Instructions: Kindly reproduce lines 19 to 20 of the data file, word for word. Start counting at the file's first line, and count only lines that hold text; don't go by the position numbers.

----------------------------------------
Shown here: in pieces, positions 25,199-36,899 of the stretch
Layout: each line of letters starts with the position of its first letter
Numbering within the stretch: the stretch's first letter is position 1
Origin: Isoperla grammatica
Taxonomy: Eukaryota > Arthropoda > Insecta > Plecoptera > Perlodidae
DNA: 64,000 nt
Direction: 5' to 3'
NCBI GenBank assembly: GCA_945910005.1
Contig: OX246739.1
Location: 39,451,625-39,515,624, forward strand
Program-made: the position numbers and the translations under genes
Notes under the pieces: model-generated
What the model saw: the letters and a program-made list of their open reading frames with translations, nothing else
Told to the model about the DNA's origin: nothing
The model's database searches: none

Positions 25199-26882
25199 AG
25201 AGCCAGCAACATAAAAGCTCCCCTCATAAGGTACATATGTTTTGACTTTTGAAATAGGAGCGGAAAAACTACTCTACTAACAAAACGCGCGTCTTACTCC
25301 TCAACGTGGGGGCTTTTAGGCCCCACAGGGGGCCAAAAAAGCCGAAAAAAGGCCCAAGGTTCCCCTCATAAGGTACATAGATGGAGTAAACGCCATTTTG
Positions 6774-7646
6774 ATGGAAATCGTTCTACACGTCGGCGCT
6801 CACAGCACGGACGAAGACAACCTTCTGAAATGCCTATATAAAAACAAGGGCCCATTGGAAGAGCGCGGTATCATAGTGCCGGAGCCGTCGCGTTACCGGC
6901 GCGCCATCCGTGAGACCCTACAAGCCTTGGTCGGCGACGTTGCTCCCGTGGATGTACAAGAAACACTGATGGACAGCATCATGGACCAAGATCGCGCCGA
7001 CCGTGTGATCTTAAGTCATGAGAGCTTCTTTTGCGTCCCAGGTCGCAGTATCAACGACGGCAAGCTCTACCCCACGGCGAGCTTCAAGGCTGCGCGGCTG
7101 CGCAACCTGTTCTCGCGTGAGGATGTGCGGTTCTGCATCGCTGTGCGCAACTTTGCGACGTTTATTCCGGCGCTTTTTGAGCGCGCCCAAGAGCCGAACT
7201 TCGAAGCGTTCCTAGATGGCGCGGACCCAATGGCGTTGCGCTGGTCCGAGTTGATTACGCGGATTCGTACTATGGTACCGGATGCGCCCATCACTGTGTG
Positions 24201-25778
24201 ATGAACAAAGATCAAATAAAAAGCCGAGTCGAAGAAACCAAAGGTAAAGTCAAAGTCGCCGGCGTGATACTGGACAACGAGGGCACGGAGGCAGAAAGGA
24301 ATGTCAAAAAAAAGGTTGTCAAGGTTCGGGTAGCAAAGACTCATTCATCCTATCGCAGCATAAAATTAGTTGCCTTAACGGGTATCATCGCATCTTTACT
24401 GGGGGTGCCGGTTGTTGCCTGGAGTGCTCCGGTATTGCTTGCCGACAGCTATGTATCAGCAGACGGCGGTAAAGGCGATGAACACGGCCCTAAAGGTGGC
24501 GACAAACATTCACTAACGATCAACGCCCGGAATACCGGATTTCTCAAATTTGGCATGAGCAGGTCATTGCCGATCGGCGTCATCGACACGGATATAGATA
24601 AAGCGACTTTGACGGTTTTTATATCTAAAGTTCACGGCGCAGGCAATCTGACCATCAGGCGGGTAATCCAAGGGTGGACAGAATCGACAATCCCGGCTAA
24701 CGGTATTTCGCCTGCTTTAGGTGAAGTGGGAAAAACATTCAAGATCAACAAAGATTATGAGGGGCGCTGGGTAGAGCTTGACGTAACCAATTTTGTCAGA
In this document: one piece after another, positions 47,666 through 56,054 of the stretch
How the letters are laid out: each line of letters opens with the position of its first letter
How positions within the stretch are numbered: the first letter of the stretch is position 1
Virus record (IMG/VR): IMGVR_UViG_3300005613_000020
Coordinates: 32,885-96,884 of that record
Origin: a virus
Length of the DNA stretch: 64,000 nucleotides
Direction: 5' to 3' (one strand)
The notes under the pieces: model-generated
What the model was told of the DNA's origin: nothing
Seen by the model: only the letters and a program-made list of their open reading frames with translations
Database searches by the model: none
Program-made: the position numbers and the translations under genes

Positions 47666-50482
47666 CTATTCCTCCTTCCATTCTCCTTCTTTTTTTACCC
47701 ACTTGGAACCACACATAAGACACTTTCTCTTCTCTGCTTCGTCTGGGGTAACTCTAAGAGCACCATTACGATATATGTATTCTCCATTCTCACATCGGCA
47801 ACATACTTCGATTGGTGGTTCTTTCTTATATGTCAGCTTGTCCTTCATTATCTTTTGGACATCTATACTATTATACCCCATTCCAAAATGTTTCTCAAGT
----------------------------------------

25301 TCAACGTGGGGGCTTTTAGGCCCCACAGGGGGCCAAAAAAGCCGAAAAAAGGCCCAAGGTTCCCCTCATAAGGTACATAGATGGAGTAAACGCCATTTTG
Positions 6774-7646